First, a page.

Of course I am not offended by your suggestion. I did say any suggestion would be welcome. We can go down at half term. :)
  16. Loopiloo

    Loopiloo Registered User

    May 10, 2010
    Dear Pied, so good to hear from you, but not under such circumstances. Such a sad situation concerning your husband's uncle, poor man, and that the lovely man he was has changed so much. But that sadly is dementia.

    Re visiting the care home he is in, sounds a good idea to get a better idea of the situation and read the Care Plan personally. But distressing for you.

    You are not at all selfish and cowardly, considering how long you cared for your Mum and all you went through. I would second the advice to think carefully about committing yourself to having him near you and taking over his care.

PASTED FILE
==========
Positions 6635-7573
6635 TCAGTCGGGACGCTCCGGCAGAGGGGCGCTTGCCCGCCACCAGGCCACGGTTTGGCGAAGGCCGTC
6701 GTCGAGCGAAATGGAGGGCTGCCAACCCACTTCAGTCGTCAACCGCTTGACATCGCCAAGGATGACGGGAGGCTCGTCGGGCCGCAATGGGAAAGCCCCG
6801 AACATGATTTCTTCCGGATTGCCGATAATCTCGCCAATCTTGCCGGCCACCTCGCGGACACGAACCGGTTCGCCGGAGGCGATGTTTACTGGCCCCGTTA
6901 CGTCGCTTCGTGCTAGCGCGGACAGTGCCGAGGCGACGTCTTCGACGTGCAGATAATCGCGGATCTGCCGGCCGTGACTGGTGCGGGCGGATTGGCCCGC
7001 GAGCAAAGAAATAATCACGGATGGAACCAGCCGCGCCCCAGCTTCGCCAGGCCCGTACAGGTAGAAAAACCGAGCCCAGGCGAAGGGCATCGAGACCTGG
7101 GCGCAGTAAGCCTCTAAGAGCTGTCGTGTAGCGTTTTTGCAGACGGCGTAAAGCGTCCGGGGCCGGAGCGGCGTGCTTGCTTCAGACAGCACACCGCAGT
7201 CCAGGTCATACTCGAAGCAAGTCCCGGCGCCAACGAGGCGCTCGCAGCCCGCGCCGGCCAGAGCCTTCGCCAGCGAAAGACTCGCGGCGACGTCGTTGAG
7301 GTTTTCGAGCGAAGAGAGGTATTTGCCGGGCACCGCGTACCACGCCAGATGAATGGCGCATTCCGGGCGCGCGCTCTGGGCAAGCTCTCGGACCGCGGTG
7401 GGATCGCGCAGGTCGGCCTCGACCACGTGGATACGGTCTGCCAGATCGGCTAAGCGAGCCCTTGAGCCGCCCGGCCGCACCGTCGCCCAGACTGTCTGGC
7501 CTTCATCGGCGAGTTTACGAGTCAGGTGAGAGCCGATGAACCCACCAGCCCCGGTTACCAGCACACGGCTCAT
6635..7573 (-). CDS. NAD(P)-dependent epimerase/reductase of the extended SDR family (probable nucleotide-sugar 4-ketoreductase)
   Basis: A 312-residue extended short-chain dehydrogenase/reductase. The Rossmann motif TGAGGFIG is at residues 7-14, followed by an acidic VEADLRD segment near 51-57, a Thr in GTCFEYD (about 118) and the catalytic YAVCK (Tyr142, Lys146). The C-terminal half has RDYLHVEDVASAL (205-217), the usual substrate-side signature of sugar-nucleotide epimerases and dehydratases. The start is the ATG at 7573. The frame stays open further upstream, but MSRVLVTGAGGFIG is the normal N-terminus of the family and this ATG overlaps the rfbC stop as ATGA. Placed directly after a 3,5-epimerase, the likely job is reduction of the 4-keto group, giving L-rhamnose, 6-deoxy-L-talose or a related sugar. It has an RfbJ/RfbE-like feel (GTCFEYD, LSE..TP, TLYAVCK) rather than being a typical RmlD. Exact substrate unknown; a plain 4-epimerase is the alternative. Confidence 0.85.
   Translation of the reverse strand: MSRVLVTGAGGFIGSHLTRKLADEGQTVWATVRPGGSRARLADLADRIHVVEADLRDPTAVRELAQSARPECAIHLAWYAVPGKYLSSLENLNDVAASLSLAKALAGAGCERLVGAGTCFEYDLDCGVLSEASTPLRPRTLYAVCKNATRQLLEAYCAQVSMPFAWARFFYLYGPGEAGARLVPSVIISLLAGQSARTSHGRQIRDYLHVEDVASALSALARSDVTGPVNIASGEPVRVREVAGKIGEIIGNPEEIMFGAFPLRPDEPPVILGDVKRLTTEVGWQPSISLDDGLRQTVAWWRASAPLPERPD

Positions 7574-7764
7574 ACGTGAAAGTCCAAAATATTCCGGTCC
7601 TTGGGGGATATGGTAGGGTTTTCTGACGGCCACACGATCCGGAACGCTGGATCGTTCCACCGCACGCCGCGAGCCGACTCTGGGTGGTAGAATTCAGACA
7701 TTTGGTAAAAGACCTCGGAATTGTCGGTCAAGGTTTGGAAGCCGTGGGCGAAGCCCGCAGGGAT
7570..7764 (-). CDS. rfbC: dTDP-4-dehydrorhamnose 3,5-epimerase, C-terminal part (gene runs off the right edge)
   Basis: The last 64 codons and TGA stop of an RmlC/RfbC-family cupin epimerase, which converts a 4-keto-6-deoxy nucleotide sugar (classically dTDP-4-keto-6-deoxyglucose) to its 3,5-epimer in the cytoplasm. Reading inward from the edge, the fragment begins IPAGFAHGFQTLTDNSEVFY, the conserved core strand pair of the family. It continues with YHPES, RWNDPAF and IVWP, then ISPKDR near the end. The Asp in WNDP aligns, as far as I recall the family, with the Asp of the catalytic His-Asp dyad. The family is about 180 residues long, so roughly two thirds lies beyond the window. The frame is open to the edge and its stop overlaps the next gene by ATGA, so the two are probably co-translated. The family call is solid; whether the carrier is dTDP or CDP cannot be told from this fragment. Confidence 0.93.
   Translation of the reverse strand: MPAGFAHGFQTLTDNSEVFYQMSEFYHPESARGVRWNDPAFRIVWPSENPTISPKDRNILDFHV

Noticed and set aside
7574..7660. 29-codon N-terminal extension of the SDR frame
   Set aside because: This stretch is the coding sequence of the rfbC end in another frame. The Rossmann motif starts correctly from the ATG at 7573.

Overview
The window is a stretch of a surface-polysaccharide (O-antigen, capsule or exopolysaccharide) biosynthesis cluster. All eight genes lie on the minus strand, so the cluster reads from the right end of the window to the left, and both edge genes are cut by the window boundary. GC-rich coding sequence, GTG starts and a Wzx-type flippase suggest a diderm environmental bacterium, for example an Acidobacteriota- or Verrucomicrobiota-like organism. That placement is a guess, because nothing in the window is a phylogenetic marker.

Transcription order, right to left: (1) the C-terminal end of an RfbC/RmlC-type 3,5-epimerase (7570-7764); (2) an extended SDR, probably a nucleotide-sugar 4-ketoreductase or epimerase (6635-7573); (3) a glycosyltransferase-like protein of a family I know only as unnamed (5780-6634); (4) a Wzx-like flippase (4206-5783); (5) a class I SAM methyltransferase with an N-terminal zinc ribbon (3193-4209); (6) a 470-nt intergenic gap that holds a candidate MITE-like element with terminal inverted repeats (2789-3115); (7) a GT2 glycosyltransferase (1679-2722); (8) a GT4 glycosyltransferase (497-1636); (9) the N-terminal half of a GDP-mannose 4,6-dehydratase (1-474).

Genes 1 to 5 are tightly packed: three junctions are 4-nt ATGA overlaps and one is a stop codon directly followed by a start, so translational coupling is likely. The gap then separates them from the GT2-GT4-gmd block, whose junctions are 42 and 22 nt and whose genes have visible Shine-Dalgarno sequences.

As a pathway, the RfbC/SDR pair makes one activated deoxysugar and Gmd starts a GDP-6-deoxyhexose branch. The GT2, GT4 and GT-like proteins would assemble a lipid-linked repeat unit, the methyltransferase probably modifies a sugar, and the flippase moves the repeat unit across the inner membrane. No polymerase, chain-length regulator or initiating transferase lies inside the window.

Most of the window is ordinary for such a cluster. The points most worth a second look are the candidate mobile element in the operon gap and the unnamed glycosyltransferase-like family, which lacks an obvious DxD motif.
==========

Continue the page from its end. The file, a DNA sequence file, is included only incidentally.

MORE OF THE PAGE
Look after yourself, Pied, you have been through a lot as your Mum’s carer and concerning your own health.

    Do let us know how you get on if you visit during half-term?

    Thoughts and my love

    Loo xxx
  17. piedwarbler

    piedwarbler Registered User

    Aug 3, 2010
    South Ribble

    Hello everyone,

    Thanks so much for the helpful ideas which I passed on to my hubby and his family. I was hoping to go down at half term and see for myself.

    Sadly, my hubby received a phone call yesterday morning at work. Uncle B was found dead in his room at five o'clock on Friday morning. The police were called as it was sudden and unexpected. Apparently the doctor said pneumonia, but he hadn't been treated for that. :confused:

    The body had already been taken to a funeral parlour when my great aunt got there, which I find a little bizarre. :confused:

    I am very alarmed and upset at the whole thing to be honest.

    I know it sounds awful, but in a way it is a blessing for Uncle to be out of his torment, and at peace, reunited with Auntie C, whom he adored and was devoted to. On the other hand, I think it is awful that he was found, having died all on his own, with no one there to help him.